BTW, I hope people out there aren’t taking this to mean that heavy metal singers aren’t as good as those who aren’t. Many mainstream vocalists can’t sing metal.

Next post: George Thorogood- Maverick

To buy Rock and Roll Children, go to: https://www.amazon.co.uk/Rock-Roll-Children-Michael-Lefevre/dp/1609763556/ref=sr_1_3?s=books&ie=UTF8&qid=1536483187&sr=1-3&keywords=michael+d+lefevre

 

 

 

 

 

 

 

 

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Great Rock Albums of 1985: John Cafferty and the Beaver Brown Band- Tough All Over

Posted in 1980s, Music, Rock, Uncategorized with tags , , , , , , , , , , on July 5, 2018 by 80smetalman

Jon Cafferty and the Beaver Brown Band was probably the biggest flash in the pan in 1985 but that didn’t stop their album, “Tough All Over,” from being good. Their first act of notoriety was to have a couple of songs, which they’re more known for on the soundtrack of the film “Eddie and the Cruisers.” Most of you who were living in the USA around this time might remember their two hits from that soundtrack, “On the Dark Side” and “The Warm Tender Years.” In fact, the band has been so identified with that film that many people thought that the title of the film was the actual name of the band. No, Eddie and the Cruisers has always been a fictitious band from the film. I’ve never seen the film but I have heard that there is a scene filmed along a road called Bay Avenue in Somers Point, NJ, where I lived for a year and was the next town over after I moved. Maybe I should watch it.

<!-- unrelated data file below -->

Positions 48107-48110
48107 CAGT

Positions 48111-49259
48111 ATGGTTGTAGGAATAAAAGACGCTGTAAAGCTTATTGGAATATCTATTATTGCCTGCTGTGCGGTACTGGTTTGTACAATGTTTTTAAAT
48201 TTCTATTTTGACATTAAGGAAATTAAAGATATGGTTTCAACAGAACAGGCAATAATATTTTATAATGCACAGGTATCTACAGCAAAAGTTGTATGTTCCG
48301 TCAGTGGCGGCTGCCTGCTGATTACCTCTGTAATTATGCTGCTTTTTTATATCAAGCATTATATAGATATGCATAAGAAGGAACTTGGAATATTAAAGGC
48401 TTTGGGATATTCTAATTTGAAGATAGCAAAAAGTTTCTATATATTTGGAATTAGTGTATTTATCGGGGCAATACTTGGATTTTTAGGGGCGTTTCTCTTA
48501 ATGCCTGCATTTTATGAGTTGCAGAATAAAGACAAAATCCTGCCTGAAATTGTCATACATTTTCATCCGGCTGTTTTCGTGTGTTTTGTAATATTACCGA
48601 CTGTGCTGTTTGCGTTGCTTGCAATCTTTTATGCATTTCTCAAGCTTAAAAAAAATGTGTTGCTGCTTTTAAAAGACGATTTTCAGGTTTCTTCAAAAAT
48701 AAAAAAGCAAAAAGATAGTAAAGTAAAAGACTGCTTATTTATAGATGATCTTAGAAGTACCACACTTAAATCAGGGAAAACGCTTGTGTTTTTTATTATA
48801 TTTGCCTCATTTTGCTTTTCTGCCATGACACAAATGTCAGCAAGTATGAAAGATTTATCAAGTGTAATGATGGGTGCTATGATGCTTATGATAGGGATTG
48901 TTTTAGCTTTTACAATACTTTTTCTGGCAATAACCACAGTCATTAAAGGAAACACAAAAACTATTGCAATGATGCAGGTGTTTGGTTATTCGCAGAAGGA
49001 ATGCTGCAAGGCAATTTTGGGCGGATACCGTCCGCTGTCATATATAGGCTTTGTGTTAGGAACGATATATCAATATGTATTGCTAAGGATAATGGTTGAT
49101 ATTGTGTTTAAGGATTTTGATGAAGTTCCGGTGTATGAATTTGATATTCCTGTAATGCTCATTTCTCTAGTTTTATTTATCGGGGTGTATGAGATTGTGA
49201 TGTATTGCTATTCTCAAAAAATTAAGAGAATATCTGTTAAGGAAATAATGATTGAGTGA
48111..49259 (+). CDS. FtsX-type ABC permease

A shot of Bay Avenue in Somers Point